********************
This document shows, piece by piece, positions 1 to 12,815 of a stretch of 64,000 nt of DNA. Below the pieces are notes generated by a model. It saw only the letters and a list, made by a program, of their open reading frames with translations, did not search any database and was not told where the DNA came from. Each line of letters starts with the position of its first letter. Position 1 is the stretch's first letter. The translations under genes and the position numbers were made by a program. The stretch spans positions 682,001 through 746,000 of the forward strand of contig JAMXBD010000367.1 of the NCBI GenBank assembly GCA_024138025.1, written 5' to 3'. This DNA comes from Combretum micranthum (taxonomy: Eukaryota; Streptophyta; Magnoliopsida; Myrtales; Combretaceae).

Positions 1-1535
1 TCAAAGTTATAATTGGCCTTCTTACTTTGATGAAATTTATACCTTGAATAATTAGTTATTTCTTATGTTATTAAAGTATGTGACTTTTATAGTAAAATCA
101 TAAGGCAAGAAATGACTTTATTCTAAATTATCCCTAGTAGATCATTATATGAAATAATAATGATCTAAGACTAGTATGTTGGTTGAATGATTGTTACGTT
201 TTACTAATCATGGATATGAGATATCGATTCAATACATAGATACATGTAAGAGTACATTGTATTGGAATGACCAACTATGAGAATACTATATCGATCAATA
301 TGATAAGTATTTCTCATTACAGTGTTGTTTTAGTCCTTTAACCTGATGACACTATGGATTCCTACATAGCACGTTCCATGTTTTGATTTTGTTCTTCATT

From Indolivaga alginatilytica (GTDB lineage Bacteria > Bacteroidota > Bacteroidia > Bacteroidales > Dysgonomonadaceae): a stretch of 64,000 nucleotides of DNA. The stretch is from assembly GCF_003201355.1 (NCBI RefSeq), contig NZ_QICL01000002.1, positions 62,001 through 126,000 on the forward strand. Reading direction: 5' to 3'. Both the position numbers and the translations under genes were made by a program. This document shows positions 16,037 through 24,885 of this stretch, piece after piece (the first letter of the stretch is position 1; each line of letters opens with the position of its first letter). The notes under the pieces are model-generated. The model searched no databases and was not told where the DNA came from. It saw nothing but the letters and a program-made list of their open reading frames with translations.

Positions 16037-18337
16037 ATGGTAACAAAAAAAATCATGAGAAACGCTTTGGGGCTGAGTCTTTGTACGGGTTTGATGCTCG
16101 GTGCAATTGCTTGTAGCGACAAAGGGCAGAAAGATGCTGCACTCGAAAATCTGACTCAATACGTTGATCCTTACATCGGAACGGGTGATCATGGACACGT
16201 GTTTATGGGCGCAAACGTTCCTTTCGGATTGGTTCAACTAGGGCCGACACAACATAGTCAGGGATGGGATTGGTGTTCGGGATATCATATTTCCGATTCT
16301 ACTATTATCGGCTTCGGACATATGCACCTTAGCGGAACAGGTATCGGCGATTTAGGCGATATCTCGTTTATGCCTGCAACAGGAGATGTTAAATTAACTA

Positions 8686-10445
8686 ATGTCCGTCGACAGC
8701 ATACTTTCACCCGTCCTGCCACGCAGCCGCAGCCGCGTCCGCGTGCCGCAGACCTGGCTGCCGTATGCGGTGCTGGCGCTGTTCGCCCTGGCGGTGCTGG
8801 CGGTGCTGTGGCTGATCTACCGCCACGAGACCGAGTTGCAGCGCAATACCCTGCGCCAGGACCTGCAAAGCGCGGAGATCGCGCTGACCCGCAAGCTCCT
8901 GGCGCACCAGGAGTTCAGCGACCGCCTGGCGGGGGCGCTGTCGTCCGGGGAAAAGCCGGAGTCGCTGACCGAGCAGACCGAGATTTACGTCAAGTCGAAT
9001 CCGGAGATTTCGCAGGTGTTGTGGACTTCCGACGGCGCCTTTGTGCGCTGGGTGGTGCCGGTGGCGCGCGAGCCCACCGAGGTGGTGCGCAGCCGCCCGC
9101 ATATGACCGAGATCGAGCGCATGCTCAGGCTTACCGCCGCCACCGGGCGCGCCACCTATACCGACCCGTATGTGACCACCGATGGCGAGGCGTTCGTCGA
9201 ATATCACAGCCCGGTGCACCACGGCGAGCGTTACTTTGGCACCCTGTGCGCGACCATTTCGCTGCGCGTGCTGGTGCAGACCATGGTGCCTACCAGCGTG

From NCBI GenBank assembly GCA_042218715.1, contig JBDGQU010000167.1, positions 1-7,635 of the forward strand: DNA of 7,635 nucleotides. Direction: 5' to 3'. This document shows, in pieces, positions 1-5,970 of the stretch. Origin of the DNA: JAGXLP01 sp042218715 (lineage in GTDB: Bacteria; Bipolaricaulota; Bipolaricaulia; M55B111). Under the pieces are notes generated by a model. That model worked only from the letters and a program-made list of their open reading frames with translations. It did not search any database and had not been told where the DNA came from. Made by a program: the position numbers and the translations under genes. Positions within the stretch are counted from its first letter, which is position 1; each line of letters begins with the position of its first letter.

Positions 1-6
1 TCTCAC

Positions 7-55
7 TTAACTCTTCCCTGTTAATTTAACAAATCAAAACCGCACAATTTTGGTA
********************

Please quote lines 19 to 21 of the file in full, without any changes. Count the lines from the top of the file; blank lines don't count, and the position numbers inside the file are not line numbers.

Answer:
9101 ATATGACCGAGATCGAGCGCATGCTCAGGCTTACCGCCGCCACCGGGCGCGCCACCTATACCGACCCGTATGTGACCACCGATGGCGAGGCGTTCGTCGA
9201 ATATCACAGCCCGGTGCACCACGGCGAGCGTTACTTTGGCACCCTGTGCGCGACCATTTCGCTGCGCGTGCTGGTGCAGACCATGGTGCCTACCAGCGTG

From NCBI GenBank assembly GCA_042218715.1, contig JBDGQU010000167.1, positions 1-7,635 of the forward strand: DNA of 7,635 nucleotides. Direction: 5' to 3'. This document shows, in pieces, positions 1-5,970 of the stretch. Origin of the DNA: JAGXLP01 sp042218715 (lineage in GTDB: Bacteria; Bipolaricaulota; Bipolaricaulia; M55B111). Under the pieces are notes generated by a model. That model worked only from the letters and a program-made list of their open reading frames with translations. It did not search any database and had not been told where the DNA came from. Made by a program: the position numbers and the translations under genes. Positions within the stretch are counted from its first letter, which is position 1; each line of letters begins with the position of its first letter.